The tiers of a stately chandelier cascade from the rafters. But this is not a decorative arts museum, and this chandelier isn't made of crystal-this is a bike shop, and this fixture is made of bicycle parts.
The sophisticated sculpture by Jacob Kennedy is just one in a group of eight now on display at Branford-based Zane's Cycles, created in response to a challenge issued by the store earlier this year.
The directive was simple: "Here is a large box with a variety of recycled bike components inside. Now make something out of them."
The response, says Zane's Manager Tom Girard, was nothing short of astounding.
Fifty-two Connecticut residents submitted their portfolios in the hope that they would be selected to receive one of 10 boxes of parts. Of the 10 finalists selected, eight completed their projects.
"They made anything from furniture...to trees," says Girard of the finalists. "I had told them, 'We don't want anything to do with [the sculpture] until the [installation]'...We wanted the artists to use their own spark and their own ideas."
Girard and store owner Chris Zane's own idea for the competition was sparked by a Las Vegas trade show.
"They did a sculpture show there, but nothing was recycled. When I came back from Vegas, I was looking at all this stuff we were dragging to the scrap yards...stuff that's really unique-bike parts, wheels, frames...We decided to go the other way and to reuse stuff that can't be used for anything else," explains Girard.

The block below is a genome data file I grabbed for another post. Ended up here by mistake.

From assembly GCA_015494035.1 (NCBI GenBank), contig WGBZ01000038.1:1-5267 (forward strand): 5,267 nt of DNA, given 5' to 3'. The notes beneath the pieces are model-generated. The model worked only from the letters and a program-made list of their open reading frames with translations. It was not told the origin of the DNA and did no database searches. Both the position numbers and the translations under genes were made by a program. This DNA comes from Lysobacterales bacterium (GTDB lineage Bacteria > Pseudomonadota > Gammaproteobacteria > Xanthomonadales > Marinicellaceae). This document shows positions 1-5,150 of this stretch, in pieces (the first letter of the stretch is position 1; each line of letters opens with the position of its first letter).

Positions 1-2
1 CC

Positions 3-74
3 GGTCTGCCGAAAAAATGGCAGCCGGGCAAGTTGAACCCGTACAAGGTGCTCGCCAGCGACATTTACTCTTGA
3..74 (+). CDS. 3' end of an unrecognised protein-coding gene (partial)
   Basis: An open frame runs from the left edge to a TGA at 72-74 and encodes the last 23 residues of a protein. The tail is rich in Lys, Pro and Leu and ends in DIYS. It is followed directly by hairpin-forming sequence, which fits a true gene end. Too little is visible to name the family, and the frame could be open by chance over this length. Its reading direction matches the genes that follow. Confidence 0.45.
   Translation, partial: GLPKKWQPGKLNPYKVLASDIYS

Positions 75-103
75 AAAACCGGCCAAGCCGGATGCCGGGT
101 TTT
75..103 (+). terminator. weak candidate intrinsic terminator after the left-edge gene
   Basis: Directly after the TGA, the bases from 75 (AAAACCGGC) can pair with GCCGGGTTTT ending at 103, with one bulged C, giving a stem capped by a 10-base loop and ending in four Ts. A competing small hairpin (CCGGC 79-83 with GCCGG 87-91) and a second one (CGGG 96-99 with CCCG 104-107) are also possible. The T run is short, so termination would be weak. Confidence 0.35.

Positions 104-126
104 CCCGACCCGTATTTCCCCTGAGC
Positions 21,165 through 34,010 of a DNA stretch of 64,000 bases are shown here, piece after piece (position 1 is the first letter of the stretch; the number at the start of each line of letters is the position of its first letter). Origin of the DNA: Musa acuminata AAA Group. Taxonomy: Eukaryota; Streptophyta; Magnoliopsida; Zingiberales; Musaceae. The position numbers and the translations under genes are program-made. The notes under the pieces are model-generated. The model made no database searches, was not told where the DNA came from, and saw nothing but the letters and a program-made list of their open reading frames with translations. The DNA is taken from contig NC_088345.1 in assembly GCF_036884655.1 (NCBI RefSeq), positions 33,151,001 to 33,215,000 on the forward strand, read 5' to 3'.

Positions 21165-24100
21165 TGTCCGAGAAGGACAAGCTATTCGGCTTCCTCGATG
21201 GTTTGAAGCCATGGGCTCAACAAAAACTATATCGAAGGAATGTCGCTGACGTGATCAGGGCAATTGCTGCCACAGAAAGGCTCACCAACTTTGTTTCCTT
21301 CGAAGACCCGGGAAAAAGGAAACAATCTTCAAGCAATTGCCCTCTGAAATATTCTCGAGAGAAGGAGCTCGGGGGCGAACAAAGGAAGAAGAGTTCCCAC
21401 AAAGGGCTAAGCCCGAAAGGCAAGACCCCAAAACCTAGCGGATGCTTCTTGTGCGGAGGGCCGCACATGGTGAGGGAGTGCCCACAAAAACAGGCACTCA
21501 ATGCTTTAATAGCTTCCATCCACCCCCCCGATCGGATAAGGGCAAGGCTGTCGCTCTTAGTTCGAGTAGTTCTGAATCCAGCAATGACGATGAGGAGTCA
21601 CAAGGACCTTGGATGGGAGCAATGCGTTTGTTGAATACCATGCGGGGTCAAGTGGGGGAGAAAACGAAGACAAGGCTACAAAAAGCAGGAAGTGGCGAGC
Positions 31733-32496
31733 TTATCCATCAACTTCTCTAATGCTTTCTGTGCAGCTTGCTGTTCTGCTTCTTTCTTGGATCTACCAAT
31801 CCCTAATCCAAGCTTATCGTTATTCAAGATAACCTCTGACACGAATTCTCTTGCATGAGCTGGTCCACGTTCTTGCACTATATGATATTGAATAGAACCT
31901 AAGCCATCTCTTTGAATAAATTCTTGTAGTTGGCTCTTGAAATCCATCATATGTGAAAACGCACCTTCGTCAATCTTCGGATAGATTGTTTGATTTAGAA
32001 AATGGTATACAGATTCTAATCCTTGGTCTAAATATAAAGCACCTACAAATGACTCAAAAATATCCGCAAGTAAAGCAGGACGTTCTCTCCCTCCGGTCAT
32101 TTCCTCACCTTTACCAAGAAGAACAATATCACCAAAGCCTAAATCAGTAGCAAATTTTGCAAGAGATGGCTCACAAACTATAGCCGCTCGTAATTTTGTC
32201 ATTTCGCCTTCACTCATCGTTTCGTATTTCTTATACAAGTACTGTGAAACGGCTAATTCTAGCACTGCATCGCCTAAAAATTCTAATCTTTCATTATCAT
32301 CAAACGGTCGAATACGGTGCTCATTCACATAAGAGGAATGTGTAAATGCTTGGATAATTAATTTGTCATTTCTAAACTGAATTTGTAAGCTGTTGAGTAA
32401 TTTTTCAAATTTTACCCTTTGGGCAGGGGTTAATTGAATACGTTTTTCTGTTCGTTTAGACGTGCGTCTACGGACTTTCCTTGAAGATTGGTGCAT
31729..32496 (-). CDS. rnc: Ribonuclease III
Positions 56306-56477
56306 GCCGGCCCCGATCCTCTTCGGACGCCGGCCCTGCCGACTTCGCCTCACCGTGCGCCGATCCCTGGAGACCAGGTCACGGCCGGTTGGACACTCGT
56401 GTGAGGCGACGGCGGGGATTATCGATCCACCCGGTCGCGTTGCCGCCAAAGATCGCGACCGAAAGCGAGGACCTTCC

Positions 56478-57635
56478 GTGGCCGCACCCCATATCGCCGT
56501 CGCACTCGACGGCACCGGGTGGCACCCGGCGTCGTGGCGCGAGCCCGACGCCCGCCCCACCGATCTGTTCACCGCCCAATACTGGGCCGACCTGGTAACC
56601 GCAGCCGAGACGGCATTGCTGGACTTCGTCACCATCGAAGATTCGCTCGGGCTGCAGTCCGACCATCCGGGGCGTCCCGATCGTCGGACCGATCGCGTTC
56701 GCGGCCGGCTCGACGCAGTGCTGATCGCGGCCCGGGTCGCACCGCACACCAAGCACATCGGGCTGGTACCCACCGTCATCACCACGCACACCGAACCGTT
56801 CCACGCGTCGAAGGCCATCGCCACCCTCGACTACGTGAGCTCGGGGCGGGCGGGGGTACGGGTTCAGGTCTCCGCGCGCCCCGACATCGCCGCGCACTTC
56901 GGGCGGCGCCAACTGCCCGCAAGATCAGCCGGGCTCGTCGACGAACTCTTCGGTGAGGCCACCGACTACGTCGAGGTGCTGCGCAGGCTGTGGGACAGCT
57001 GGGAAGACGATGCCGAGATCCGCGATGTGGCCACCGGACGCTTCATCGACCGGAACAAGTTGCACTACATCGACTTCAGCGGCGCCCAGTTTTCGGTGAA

The sculpture competition is in keeping with Zane's Cycles' "reputation of being environmentally responsible," says spokesperson Lynn DeJoseph. What's more, she notes, the creative recycling project "will benefit not only the environment, but the town [of Branford], too": seven of the sculptures will be auctioned off at an event tentatively planned for this summer. Proceeds will benefit the Zane's Foundation, which provides scholarships for college-bound Branford seniors. (The winning sculpture, Spring Loaded by Silas Finch, will remain on permanent display in the store. It will be joined by succeeding sculpture contest winners.)
Before they're up for silent auction, though, the sculptures will make a series of appearances at fine art galleries and specialty shows throughout the spring.
Look for the creations on Saturday, April 21 in New Haven when Reynolds Fine Art celebrates the opening of its Wheels exhibition with an Outdoor Wheels Show on Orange Street (visit reynoldsfineart.com). The Yale Art Gallery has also expressed interest in showing the sculptures, says DeJoseph. Of course, your best bet is to stop by Zane's at 330 East Main Street to check out the pieces.
"They'll stay up for a few weeks," says DeJoseph, emphasizing, "The pictures don't even do them justice."
So far, the response to the sculptures has been so "tremendous," she adds, that Zane's will make the competition a yearly event.
Zane's Cycles is located at 330 East Main Street in Branford. For more information about the sculpture competition and exhibit, call Store Manager Tom Girard at 203-488-3244 or visit zanes.com.